Never underestimate the power of a person who considers his efforts in the interest of and for the benefit of: (1) my country, (2) my race, (3) my family, and (4) myself”.
James Meredith sent the following letter dated January 31, 1961, with his completed application, to Mr. Robert B. Ellis, the Registrar of the then all-white state-funded University of Mississippi. Meredith had completed two years, with good grades, at the historically black university Jackson State University. He had also served in the United States Air Force from 1951-1960. Meredith was denied admission to Mississippi based on race, despite his credentials, references and the 1954 US Supreme Court ruling in Brown v Board of Education that segregation of public schools was unconstitutional. However, 20 months later, on October 1, 1962, Meredith enrolled in the University of Mississippi and became the first black student to attend the state-funded institution.
Court Rulings and Federal Government Intervention
To say Meredith’s enrollment was met with resistance is an understatement. In fact, he anticipated it as you can see from his January 29, 1961 letter to Thurgood Marshall, Founder and first Director-Counsel of NAACP Legal Defense and Educational Fund, and “first African American elevated to U.S. Supreme Court (1967-1991)”. | You can read Meredith’s letter to Thurgood Marshall and additional letters between Meredith and Ellis, as well as Meredith’s letter to the United States Justice Department here.
Meredith “was allowed to” register at Mississippi only after court battles that went all the way to the US Supreme Court and through federal intervention.
The US Supreme Court supported the ruling of the United States Court of Appeals for the Fifth Circuit which ruled that Meredith had the right to be admitted to Mississippi. During this fight, Meredith was advised by Medgar Evers, head of Mississippi chapter of the NAACP and backed by the NAACP Legal Defense and Education Fund.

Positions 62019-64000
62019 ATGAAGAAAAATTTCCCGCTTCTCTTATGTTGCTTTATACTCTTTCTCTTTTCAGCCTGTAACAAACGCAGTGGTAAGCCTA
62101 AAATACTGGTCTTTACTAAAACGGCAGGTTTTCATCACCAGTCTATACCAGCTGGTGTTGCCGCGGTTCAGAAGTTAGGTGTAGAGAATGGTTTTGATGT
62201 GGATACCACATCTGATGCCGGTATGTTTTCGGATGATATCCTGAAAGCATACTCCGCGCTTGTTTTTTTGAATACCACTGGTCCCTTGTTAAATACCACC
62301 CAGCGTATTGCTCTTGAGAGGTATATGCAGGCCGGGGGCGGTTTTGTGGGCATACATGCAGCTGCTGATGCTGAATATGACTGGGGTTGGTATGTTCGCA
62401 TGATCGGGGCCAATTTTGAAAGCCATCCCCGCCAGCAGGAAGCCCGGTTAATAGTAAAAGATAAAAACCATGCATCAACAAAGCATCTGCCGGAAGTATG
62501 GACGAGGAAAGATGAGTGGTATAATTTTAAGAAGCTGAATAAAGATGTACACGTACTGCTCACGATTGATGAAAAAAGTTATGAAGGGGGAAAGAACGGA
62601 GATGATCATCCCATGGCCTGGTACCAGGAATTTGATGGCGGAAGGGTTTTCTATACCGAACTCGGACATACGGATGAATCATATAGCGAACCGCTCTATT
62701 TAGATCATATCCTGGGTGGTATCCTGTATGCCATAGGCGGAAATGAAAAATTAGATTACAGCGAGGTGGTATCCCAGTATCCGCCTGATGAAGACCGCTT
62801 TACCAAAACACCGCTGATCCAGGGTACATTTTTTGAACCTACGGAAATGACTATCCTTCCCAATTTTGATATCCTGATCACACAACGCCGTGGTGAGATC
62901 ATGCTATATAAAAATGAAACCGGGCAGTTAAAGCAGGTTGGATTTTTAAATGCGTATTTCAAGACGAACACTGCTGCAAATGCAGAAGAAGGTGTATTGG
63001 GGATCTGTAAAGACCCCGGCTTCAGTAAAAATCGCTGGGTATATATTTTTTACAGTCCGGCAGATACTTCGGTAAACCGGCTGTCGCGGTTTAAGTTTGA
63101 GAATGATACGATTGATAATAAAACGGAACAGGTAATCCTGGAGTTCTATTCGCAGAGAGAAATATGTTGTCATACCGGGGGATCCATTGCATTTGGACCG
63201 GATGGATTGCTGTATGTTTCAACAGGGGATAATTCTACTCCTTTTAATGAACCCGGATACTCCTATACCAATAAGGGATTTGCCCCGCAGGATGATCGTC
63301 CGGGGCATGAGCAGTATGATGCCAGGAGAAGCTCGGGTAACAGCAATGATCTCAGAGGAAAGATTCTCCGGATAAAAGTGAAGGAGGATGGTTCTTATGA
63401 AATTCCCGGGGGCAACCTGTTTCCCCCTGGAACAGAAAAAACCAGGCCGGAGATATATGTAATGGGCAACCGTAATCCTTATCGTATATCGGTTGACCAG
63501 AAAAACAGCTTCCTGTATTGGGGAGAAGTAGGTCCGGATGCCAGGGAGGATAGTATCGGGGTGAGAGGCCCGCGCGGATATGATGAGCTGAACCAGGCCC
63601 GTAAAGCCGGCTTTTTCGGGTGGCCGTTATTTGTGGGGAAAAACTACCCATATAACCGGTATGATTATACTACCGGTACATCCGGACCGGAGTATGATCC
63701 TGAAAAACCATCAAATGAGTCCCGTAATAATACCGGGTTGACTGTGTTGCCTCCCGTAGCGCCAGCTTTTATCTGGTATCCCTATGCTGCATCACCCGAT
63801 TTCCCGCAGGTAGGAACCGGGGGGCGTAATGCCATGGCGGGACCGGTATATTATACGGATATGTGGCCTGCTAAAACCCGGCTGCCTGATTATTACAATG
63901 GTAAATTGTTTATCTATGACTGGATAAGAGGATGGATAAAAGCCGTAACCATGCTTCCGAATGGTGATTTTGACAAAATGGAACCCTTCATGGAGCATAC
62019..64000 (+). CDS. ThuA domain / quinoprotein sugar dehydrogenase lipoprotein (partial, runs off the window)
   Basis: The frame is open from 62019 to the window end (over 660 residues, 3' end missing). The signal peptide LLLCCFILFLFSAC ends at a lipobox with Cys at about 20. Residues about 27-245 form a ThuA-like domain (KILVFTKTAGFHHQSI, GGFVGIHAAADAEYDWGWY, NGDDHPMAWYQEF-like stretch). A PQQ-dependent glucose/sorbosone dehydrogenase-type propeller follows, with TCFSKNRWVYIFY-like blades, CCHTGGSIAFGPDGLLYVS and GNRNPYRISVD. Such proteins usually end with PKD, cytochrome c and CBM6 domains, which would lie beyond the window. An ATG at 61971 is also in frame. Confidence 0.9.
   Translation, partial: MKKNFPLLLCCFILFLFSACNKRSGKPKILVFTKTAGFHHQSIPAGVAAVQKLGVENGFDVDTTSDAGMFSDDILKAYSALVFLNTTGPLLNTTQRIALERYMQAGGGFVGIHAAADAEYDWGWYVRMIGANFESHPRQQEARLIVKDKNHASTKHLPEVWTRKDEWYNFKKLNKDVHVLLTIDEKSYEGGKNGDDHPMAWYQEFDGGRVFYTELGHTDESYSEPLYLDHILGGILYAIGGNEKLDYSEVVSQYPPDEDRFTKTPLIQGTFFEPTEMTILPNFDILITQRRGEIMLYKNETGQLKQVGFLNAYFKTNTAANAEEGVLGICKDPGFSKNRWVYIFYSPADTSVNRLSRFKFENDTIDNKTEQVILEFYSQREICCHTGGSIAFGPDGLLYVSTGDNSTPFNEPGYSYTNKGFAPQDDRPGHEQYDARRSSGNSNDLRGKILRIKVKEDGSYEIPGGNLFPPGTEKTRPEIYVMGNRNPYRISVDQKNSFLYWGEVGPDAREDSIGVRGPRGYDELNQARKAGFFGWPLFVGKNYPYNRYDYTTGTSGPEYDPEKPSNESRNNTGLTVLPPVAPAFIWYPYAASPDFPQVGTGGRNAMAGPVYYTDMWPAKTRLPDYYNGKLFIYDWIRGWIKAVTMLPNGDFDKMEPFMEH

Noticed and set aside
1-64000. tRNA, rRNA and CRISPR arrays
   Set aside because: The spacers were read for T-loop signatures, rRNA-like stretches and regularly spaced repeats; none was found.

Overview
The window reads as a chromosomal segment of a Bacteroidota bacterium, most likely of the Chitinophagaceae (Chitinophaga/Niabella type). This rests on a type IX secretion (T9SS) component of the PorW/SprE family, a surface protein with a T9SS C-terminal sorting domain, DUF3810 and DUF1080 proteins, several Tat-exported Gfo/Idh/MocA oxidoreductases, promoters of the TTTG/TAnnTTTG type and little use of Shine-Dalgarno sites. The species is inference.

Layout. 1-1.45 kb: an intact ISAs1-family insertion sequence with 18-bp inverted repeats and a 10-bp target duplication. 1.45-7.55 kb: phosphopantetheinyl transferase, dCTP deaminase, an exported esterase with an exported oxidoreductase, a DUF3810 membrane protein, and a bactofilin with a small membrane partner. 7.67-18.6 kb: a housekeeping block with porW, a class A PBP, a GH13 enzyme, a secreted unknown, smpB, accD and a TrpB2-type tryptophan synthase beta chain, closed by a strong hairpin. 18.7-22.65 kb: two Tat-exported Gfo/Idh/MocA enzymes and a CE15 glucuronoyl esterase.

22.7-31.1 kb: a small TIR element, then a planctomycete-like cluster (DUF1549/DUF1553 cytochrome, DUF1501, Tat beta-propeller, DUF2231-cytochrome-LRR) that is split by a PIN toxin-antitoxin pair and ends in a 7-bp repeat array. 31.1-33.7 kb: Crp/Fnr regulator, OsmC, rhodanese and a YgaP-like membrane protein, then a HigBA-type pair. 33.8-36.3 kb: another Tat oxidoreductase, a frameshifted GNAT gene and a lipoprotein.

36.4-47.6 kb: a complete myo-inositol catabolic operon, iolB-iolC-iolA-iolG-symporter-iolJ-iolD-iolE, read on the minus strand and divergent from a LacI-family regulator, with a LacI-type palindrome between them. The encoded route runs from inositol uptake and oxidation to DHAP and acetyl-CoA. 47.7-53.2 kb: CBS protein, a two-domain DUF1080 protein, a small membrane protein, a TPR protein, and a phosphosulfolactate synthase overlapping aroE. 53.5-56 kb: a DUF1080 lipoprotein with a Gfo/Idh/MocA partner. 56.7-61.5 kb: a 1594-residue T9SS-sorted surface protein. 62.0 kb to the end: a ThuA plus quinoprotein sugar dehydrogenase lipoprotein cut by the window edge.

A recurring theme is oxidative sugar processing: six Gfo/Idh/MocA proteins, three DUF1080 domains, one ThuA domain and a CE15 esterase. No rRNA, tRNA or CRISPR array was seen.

Even though the courts were on his side, Meredith still had to fight against the racist cultural of Mississippi lead by Governor Ross Barnett. “In a statewide television broadcast, Barnett stated, ‘[Mississippi] will not surrender to the evil and illegal forces of tyranny … [and] no school will be integrated in Mississippi while I am your governor.’”
It wasn’t until President Kennedy sent in US Deputy Marshals that Meredith was able to register. Meredith “was registered at the school after a violent confrontation between students and Deputies. One hundred and sixty Deputies were injured – 28 by gunfire.” Meredith was protected around the clock by Deputy Marshals for the next year “going everywhere he went on campus, enduring the same taunts and jibes, the same heckling, the same bombardment of cherry bombs, water balloons, and trash, as Meredith did. They made sure that Meredith could attend the school of his choice.”
James Meredith devoted his efforts against racism despite threats against his life and the lives of his supporters. His success at breaking the racial barrier to education at the University of Mississippi “is viewed by many as one of the most important events in civil rights history”.
And…remember, Feed Your Good Dog so your good dog always wins!